The Future of Media Players?

 23 / September / 2008 by Riley

The concept of a computer in the living room for home entertainment (or HTPC) has been developing for many years, but it’s never really taken off. There’s lots of set-top boxes, but no complete solution has materialized. There’s a few simple ways to organize the media viewing experience, and there’s always room for improvement. Current media players only allow simple linear or random playback, and lack a significant advantage over established media sources like cable TV and satellite.

For the last several years, I’ve had PCs hooked up to my television and stereo in various ways. And over time I’ve accumulated an extensive media collection. One of the unexpected problems with a large media collection is how frustrating it can be to find and switch between all the content. It can take the fun out of things when it take as long as picking a movie at the local video store. Unless random play meets your needs, there’s not a simple solution to this problem.

It can be easier to just flip through the cable TV channels, or check out the latest DVD from Netflix, rather than searching through some folders or menus. I finally got fed up with the monotony of my cable company and the Netflix issues, and canceled both accounts. Since then I’ve focused on creating my own ultimate home entertainment system. The hardware is easy, but I’ve found media player software to be the biggest limitation. Why do you have to open a menu every time you want to watch something different?

Channels have been a standard fixture in home entertainment for so long, and yet this concept has never been applied to media players in a compelling way. Why not turn a media collection into the equivalent of an À la Carte cable TV package? Easily creating and switching between custom media channels at the touch of a button would be a nice enhancement. Playlists are great, but some small improvements could make a big difference.

Some needed improvements in playlist functionality:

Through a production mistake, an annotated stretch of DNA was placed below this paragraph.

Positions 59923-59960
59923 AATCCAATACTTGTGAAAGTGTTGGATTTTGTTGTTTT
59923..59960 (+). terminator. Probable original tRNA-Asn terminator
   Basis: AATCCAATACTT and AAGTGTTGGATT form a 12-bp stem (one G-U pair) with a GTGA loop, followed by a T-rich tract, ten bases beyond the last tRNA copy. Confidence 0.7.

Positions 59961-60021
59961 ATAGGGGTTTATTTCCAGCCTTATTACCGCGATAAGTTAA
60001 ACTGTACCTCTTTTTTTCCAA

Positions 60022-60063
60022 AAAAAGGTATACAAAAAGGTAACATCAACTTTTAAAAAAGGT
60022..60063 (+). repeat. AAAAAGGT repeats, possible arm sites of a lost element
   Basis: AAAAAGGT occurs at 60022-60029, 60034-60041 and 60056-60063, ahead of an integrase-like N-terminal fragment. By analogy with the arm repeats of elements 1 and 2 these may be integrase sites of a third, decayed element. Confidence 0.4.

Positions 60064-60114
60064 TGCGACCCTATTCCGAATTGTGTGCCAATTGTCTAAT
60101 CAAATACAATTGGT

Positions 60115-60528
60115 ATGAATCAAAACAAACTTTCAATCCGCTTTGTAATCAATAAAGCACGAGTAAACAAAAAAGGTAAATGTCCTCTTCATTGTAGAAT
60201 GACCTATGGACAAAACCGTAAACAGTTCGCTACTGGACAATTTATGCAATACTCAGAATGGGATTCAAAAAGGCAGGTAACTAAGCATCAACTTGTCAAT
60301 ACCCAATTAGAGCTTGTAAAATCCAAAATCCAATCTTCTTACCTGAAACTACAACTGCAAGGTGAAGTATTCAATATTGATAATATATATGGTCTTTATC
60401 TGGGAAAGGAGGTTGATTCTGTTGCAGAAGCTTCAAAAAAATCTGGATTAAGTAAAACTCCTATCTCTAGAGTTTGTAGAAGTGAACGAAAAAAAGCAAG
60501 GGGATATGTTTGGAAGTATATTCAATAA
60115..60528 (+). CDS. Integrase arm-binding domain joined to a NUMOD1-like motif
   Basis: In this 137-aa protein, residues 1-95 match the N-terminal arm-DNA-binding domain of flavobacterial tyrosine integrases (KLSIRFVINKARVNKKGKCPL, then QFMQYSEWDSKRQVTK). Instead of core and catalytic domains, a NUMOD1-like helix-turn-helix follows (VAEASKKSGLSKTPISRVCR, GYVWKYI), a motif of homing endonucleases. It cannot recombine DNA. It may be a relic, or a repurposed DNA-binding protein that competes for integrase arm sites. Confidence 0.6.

• quickly switch between playlists (one button)
  • save and return to the last file played (in multiple playlists after reboot)
  • save playback options independently to each playlist
  • simple interface to bring it all together
  • Here’s a quick UI mockup for editing these features:

    Playlist Switching Settings
    name playlist save place

    Add hotkey assignments for “channel up” and “channel down”, and hotkeys for switching to each channel directly. Also, have the OSD show the channel number and name every time it’s changed. A grid menu, like a Channel Guide, for viewing and switching would be a nice addition as well. The ability to return to the last file played in multiple playlists (even after closing the application or reboot) should be a requirement for every media player. This would allow for seamless playback and content switching with little setup time.

    Channel Guide
    Simpsons 1×01 Simpsons 1×02 Simpsons 1×03 Simpsons 1×04 Simpsons 1×05
    Star Trek TNG 5×01 Star Trek TNG 5×02 Star Trek
    Batman Begins (2005) The Dark
    Zoe (1994) Pulp Fiction (1994)
    Futurama 2×03 Futurama 2×04 Futurama 2×05 Futurama 2×06 Futurama 2×07
    The Lord of the Rings: The Return of the King (2003)
    Family Guy 3×5 Family Guy 3×6 Family Guy 3×7 Family Guy 3×8 Family Guy 3×9
    Dark City (1998) The Matrix (1999)